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opposition to this motion would not suffice to overcome the deficiencies noted. Nevertheless, in light of the liberal policy favoring amendment under Rule 15 of the Federal Rules of Civil Procedure, plaintiffs may amend their claim under Title VI against the Regents of the University of California and the individually named officials.6

C. ASUC The FAC alleges no facts that would support any claim under federal law against ASUC. Not only do the constitutional claims fail for the reasons set forth above, even assuming some basis otherwise existed to charge defendants with the responsibility for controlling the behavior of third parties, plaintiffs also have shown no reason such responsibility would lie with ASUC. Plaintiffs have not challenged that ASUC distributes funding to all eligible student organizations on a contentneutral basis, and have not shown that it could restrict funding to SJP and MSA without running afoul of serious First Amendment issues. Finally, with respect to Title VI, ASUC is neither a recipient of federal funding nor the entity to which plaintiffs claim to have been denied access. Leave to amend the claims under federal law as to ASUC is therefore denied.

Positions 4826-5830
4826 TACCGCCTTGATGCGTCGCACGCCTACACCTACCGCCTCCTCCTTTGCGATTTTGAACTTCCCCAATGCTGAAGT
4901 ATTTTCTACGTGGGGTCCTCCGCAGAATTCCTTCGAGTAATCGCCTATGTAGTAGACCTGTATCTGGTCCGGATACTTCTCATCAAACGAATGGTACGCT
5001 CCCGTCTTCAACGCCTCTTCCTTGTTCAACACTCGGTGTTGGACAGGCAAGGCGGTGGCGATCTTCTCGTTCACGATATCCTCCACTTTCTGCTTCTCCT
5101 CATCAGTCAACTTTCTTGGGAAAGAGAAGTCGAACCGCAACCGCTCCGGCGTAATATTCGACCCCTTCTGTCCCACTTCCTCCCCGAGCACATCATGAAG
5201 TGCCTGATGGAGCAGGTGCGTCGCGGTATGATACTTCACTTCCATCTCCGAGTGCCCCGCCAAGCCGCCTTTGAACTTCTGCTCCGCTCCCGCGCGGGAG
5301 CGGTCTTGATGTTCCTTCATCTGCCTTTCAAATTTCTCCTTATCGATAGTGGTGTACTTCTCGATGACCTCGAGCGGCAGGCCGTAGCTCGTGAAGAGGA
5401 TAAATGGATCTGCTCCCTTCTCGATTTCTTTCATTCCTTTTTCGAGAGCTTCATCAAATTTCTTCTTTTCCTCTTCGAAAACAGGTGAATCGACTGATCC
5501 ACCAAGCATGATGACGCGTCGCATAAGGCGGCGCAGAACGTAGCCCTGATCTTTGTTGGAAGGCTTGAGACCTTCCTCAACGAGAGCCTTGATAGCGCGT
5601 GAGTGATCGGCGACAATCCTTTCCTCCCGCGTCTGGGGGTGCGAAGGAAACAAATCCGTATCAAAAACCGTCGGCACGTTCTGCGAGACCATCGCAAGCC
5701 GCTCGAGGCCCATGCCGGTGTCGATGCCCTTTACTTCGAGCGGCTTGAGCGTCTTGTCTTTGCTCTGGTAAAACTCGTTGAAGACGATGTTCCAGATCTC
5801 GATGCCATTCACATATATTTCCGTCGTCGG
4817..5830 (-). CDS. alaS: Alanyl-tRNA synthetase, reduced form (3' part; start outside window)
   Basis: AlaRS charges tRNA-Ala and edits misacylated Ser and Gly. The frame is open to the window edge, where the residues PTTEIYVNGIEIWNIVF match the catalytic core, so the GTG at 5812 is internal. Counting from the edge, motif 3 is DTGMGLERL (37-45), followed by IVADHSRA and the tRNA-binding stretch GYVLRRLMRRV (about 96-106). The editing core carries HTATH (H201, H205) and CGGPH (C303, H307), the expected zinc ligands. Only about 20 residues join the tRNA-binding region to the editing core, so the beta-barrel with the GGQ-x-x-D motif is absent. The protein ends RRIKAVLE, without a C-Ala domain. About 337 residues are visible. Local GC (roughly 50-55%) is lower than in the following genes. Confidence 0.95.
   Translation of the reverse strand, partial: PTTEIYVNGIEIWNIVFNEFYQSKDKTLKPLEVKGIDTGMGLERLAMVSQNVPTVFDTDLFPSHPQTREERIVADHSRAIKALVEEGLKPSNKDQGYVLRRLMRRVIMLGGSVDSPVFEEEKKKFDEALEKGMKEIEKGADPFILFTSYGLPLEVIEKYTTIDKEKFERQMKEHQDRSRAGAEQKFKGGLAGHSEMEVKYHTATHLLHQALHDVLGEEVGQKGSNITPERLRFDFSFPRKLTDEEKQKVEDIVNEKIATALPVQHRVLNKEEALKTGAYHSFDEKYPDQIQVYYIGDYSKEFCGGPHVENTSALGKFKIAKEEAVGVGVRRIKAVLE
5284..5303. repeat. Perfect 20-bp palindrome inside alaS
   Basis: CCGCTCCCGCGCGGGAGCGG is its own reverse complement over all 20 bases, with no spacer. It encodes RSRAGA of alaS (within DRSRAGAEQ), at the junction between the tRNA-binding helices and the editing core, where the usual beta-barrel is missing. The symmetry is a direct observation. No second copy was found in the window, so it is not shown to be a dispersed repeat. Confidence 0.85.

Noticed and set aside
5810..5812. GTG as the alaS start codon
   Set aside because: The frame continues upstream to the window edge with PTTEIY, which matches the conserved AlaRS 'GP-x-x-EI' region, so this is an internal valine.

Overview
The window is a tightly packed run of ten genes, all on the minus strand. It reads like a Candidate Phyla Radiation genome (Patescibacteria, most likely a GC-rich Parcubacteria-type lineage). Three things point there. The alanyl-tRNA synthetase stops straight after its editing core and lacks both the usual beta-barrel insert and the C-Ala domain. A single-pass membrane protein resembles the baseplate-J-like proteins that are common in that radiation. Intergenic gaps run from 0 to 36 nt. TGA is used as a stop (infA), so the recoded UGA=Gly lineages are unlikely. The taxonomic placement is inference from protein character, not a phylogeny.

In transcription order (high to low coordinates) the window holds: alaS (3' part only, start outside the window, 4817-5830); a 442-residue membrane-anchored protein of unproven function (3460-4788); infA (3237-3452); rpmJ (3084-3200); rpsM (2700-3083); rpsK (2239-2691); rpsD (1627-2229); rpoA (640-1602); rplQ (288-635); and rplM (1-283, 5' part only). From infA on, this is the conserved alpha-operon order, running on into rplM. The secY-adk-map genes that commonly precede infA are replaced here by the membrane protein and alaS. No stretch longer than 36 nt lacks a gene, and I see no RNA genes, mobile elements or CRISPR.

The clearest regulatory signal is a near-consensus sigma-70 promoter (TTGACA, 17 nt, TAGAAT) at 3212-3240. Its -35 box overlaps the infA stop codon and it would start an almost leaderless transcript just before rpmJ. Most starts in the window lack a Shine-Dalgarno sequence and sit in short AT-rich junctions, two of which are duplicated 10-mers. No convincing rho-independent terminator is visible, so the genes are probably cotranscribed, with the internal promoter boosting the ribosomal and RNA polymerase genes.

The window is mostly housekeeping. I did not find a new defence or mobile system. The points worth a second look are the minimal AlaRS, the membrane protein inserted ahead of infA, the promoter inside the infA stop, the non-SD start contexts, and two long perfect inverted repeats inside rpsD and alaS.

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D. State Law Claims As urged by defendants, the Court declines to reach the viability of plaintiffs’ claims under state law unless and until there is a viable federal claim stated. See 28 U.S.C. § 1367(c)(3) (providing that a district court may decline to exercise supplemental jurisdiction where it “has dismissed all claims over which it has original jurisdiction”); Carnegie-Mellon Univ. v. Cohill, 484 U.S. 343, 351 (1988) (“[I]n the usual case in which all federal-law claims are eliminated before trial, the balance of factors to be considered under the pendent jurisdiction doctrine-judicial economy,